With so many dental devices on the market, it is challenging to know what is right for your practice. It can be hard to determine the most important features and whether you want something reusable or disposable. Here are some factors to take into consideration when deciding what will work best for your practice.
There is no question, dental professionals must have instruments clean, sterilized, and ready to go. We are all busy providing the best patient care, but we cannot compromise safety. To keep things clean and meet the required infection prevention standards, practices should have well-documented standard operating procedures (SOPs) in place for sterilization, especially if reusable items are used in the clinic. Depending on your practice, maintaining these standards for reusable instruments could become an issue since they require following proper instructions for cleaning/sterilization, ensuring they are not accidentally thrown in the trash, and confirming each team member is on board. A breakdown in the sterilization process could have catastrophic consequences for the patient and the practice.
Although single-use instruments may appear wasteful on the surface, they could be safer. No two patients will use the same tool, eliminating most of the worry about cross-contamination. The CDC suggests that single-use items are the best for treating patients to avoid infection transmission.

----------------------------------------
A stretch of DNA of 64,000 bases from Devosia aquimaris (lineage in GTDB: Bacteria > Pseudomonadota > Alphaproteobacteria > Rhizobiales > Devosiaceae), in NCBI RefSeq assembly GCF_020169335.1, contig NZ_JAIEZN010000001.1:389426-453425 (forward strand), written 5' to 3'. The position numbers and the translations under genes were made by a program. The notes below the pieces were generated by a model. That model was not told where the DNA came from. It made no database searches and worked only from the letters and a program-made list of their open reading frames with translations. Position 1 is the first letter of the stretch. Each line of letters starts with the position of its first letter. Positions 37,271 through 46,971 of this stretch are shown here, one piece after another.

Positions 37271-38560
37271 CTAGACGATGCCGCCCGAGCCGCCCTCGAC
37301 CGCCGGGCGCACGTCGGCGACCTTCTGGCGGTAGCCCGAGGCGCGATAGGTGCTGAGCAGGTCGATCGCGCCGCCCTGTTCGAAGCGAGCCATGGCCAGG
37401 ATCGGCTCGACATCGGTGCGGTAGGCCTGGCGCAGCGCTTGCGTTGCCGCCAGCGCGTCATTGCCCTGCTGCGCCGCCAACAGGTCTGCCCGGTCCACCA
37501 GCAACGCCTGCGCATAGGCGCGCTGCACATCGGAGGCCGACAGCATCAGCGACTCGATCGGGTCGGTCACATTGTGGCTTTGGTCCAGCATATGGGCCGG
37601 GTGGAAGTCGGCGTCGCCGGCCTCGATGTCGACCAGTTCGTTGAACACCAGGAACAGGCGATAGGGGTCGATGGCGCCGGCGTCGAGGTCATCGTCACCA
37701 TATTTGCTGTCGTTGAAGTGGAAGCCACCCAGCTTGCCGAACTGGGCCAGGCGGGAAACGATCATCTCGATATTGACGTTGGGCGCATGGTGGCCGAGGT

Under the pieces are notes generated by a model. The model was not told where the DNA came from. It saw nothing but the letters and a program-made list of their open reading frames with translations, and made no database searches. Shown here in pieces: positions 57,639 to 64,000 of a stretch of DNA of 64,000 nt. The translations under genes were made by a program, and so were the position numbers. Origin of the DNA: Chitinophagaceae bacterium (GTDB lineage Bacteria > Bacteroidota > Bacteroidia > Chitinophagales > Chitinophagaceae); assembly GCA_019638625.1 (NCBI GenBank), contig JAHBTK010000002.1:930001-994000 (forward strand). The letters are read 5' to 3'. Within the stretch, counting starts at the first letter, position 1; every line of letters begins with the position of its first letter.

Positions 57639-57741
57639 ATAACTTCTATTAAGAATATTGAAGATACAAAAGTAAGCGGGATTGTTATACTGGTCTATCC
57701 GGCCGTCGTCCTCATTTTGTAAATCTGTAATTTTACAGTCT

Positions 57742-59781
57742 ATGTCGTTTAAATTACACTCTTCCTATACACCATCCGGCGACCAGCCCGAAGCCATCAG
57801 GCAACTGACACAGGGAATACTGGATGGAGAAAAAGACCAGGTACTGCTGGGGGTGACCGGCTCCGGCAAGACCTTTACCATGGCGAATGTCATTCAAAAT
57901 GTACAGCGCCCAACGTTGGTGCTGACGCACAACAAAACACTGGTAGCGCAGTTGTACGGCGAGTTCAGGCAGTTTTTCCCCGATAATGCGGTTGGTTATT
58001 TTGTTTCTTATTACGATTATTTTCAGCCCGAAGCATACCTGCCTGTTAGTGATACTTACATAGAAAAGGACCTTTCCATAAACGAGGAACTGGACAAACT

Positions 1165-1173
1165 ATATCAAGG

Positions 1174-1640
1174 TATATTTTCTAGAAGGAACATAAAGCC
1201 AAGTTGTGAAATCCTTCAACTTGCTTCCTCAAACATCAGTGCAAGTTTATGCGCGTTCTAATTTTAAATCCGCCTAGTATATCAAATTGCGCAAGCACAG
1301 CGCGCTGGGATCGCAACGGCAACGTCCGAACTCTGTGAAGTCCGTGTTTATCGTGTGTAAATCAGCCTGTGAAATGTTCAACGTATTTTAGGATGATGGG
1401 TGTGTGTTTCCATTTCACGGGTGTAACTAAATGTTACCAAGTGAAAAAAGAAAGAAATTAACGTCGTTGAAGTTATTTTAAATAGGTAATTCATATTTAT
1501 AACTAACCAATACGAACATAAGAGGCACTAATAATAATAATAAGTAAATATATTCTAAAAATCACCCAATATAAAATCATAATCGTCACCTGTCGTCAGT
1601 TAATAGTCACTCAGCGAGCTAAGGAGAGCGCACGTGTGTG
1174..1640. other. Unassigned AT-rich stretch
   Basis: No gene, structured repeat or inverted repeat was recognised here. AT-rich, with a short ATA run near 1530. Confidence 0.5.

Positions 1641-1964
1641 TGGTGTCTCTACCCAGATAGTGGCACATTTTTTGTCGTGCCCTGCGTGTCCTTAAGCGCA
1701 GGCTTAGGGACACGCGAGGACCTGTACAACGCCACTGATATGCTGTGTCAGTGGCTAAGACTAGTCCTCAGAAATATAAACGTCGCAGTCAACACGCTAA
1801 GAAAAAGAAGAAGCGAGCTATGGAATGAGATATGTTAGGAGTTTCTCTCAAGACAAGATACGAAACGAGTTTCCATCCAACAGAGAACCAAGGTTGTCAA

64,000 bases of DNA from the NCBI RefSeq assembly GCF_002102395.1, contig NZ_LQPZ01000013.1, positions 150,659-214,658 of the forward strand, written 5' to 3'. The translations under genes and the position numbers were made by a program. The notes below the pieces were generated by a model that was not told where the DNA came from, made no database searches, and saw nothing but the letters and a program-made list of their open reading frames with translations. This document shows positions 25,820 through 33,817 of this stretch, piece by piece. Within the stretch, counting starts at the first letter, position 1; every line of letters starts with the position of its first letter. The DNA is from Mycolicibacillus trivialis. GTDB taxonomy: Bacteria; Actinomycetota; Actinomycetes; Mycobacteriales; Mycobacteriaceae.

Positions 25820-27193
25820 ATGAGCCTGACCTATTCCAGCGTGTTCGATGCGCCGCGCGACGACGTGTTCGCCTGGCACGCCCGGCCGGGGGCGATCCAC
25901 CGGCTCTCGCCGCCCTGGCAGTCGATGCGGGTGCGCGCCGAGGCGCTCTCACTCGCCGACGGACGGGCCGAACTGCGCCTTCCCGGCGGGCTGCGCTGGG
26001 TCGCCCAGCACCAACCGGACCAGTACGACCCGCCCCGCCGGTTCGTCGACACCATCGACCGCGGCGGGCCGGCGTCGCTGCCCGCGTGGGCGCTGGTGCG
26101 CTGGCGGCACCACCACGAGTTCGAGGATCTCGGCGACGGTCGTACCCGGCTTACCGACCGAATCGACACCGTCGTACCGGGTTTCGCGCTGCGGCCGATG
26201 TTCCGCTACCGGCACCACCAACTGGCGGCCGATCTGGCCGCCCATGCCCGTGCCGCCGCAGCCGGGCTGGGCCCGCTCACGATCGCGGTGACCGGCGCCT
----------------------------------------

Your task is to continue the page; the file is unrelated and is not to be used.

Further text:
Your team needs to know if a product is single or multiple-use because with reusable tools the risk for cross-contamination is slightly higher than with disposable. 
When it comes to single-use anything, there is a direct threat to the environment. Disposing of dental waste may seem small, but it does add up in the long run. Using disposable tools increases your footprint, not only because of the item you use on the patient, but also the packaging it comes in, the shipping to get it to the distributor and eventually to you.
Reusables reduce the amount of waste accumulated over time. They do not require replacement often, ensuring you have them on hand at all times. Costs can decrease with reusable products because reordering is less frequent, and single-use item’s expenses could fluctuate.
When people attend a healthcare practice, they want to leave infection-free. With reusable tools, the risk for cross-contamination is slightly higher than with disposable. For reusables to work, employees must receive proper training and closely follow the instructions for use for the reusable tools.
Whichever you decide to use in your practice, ensure that the necessary precautions, SOPs, and training are in place to reach the highest possible infection control standards, protecting your patients, employees, and your practice.
 “Sterilisation in Dentistry: A Review of the Literature – NCBI.” 15 Jan. 2019, https://www.ncbi.nlm.nih.gov/pmc/articles/PMC6350571/. Accessed 8 Sep. 2020.
 “Single-Use (Disposable) Devices | FAQs | Infection Control ….” https://www.cdc.gov/oralhealth/infectioncontrol/faqs/single-use-devices.html. Accessed 8 Sep. 2020.
 “SINGLE-USE (DISPOSABLE) DEVICES | Registered Dental ….” 1 Jul. 2012, https://www.rdhmag.com/infection-control/disinfection/article/16405788/singleuse-disposable-devices. Accessed 8 Sep. 2020.
 “The environmental impact of dentistry – ResearchGate.” https://www.researchgate.net/publication/6509267_The_environmental_impact_of_dentistry. Accessed 8 Sep. 2020.